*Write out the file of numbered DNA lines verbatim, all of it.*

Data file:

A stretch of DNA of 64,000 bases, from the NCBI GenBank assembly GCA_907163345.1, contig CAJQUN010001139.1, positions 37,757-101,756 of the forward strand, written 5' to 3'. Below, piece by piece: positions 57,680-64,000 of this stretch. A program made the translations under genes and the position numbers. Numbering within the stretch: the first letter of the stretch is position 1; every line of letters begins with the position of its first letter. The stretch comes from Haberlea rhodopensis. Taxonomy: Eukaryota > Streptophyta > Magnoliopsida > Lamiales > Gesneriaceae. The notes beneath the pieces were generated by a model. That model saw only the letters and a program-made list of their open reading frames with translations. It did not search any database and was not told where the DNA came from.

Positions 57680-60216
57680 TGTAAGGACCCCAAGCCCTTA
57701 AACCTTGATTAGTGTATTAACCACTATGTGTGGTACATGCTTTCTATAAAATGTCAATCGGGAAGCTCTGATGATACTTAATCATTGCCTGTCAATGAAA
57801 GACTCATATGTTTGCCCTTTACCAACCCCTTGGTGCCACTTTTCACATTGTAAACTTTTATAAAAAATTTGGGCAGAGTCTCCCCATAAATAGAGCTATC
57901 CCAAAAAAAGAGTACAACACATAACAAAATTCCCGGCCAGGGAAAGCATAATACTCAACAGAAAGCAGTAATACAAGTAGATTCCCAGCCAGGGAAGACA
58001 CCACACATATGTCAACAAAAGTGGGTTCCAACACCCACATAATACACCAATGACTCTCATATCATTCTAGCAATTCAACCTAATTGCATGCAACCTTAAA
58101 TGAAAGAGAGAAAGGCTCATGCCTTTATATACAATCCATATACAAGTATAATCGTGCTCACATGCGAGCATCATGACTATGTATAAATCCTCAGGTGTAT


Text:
A stretch of DNA of 64,000 bases, from the NCBI GenBank assembly GCA_907163345.1, contig CAJQUN010001139.1, positions 37,757-101,756 of the forward strand, written 5' to 3'. Below, piece by piece: positions 57,680-64,000 of this stretch. A program made the translations under genes and the position numbers. Numbering within the stretch: the first letter of the stretch is position 1; every line of letters begins with the position of its first letter. The stretch comes from Haberlea rhodopensis. Taxonomy: Eukaryota > Streptophyta > Magnoliopsida > Lamiales > Gesneriaceae. The notes beneath the pieces were generated by a model. That model saw only the letters and a program-made list of their open reading frames with translations. It did not search any database and was not told where the DNA came from.

Positions 57680-60216
57680 TGTAAGGACCCCAAGCCCTTA
57701 AACCTTGATTAGTGTATTAACCACTATGTGTGGTACATGCTTTCTATAAAATGTCAATCGGGAAGCTCTGATGATACTTAATCATTGCCTGTCAATGAAA
57801 GACTCATATGTTTGCCCTTTACCAACCCCTTGGTGCCACTTTTCACATTGTAAACTTTTATAAAAAATTTGGGCAGAGTCTCCCCATAAATAGAGCTATC
57901 CCAAAAAAAGAGTACAACACATAACAAAATTCCCGGCCAGGGAAAGCATAATACTCAACAGAAAGCAGTAATACAAGTAGATTCCCAGCCAGGGAAGACA
58001 CCACACATATGTCAACAAAAGTGGGTTCCAACACCCACATAATACACCAATGACTCTCATATCATTCTAGCAATTCAACCTAATTGCATGCAACCTTAAA
58101 TGAAAGAGAGAAAGGCTCATGCCTTTATATACAATCCATATACAAGTATAATCGTGCTCACATGCGAGCATCATGACTATGTATAAATCCTCAGGTGTAT